The Exclusive Option

Alright, you’ll see this discussion a lot in author groups discussing going exclusive (or KDP Select, more commonly called Kindle Unlimited due to that being the front-end term) or going wide – meaning, using as many other distributors. The reason this discussion appears as often as it does is due to the restrictive policies Amazon has. The two major exclusivity options at this time are:

– Kindle Unlimited for ebooks

– ACX distribution for audiobooks

KDP Select (Kindle Unlimited)

Under the KDP Select exclusivity program, authors sign their books up for a period of 90 days. During that time, the books are enrolled in Kindle Unlimited which is an ‘all you can read’ subscription program. Readers are charged a fixed amount and have access to all books enrolled in the KDP program.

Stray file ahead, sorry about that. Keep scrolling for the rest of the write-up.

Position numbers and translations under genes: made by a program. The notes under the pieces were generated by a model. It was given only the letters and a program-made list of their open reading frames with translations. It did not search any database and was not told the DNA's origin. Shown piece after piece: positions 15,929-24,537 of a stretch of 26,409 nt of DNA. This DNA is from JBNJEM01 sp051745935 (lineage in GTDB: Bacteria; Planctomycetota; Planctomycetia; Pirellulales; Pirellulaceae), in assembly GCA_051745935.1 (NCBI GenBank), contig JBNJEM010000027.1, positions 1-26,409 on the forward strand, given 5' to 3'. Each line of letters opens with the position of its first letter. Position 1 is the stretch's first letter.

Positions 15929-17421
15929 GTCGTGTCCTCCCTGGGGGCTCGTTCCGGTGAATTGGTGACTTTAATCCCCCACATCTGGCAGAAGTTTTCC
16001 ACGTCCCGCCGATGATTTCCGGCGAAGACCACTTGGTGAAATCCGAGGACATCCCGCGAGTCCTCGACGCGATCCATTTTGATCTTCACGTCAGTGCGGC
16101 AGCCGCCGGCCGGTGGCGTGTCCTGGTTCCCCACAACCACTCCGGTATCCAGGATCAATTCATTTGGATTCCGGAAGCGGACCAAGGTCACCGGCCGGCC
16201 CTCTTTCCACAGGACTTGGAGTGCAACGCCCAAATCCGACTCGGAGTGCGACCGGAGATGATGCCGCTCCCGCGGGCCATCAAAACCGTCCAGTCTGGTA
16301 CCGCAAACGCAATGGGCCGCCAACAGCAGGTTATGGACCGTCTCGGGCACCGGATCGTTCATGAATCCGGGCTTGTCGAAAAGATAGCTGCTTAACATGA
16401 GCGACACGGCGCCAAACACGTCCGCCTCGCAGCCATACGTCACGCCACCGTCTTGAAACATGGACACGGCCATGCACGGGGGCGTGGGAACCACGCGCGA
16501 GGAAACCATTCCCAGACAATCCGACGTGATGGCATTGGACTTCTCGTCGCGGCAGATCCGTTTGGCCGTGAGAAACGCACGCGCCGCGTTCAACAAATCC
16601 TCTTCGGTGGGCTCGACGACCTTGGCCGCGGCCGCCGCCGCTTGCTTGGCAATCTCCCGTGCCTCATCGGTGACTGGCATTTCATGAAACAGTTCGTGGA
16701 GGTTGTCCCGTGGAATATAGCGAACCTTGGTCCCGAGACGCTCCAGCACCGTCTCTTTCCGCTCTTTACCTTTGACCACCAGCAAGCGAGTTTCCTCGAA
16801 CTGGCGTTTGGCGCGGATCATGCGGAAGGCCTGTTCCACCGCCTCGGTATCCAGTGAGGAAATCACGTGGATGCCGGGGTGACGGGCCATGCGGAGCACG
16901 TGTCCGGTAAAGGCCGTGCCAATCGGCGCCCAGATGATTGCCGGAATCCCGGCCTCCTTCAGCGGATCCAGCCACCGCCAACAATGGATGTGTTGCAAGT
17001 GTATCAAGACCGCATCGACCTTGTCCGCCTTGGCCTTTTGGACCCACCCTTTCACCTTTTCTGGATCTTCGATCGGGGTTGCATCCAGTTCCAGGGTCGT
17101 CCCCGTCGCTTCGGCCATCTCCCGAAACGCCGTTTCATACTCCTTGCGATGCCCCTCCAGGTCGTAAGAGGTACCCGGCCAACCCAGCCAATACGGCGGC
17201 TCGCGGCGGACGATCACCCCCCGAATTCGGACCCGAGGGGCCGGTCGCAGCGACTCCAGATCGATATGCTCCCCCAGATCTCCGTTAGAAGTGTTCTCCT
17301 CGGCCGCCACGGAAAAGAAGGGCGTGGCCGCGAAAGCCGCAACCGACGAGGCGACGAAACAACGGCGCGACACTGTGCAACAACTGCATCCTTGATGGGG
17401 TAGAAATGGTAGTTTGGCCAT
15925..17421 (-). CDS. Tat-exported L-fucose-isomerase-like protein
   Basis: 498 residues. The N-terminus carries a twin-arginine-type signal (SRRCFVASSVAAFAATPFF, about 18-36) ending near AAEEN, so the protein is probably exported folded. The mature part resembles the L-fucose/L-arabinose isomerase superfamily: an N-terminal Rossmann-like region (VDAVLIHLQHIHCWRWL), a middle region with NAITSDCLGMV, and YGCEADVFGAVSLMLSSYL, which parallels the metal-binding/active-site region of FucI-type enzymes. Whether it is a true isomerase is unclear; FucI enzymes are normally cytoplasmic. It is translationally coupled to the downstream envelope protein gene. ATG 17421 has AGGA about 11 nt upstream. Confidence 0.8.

Once a month, Amazon announces the KDP Select Fund (a specific amount of money that is the ‘pot’) from which authors are paid. Payments are calculated based off what is known as Kindle Edition Normalised Page Counts (KENP) which are a calculated number of pages for each book (generally somewhere in the 250-350 words per page depending on formatting). As such, each book has a ‘fixed’ KENP. Each page that is read by a Kindle Unlimited (KU) subscriber of your book is logged. You are then paid based off each page read with the amount paid per page varying and calculated based off how much the KDP Select Fund is that month.

As such, you never have a known amount you’d earn per page as it’ll vary each month.

Now, things to note:

– the per page rate is calculated for each marketplace that KU is available. As such, while the total global fund is given, that is further broken into per market fund amounts. A page read in Germany is worth less than a page read in the USA.

– the rate varies between $0.004 to $0.0048 per KENP.

– you are only ever paid for the first readthrough. Subsequent readthroughs do not pay you.

– books can be downloaded from the KU program and kept on devices and can pay months after you remove them (readers can have up to 10 books downloaded from the program).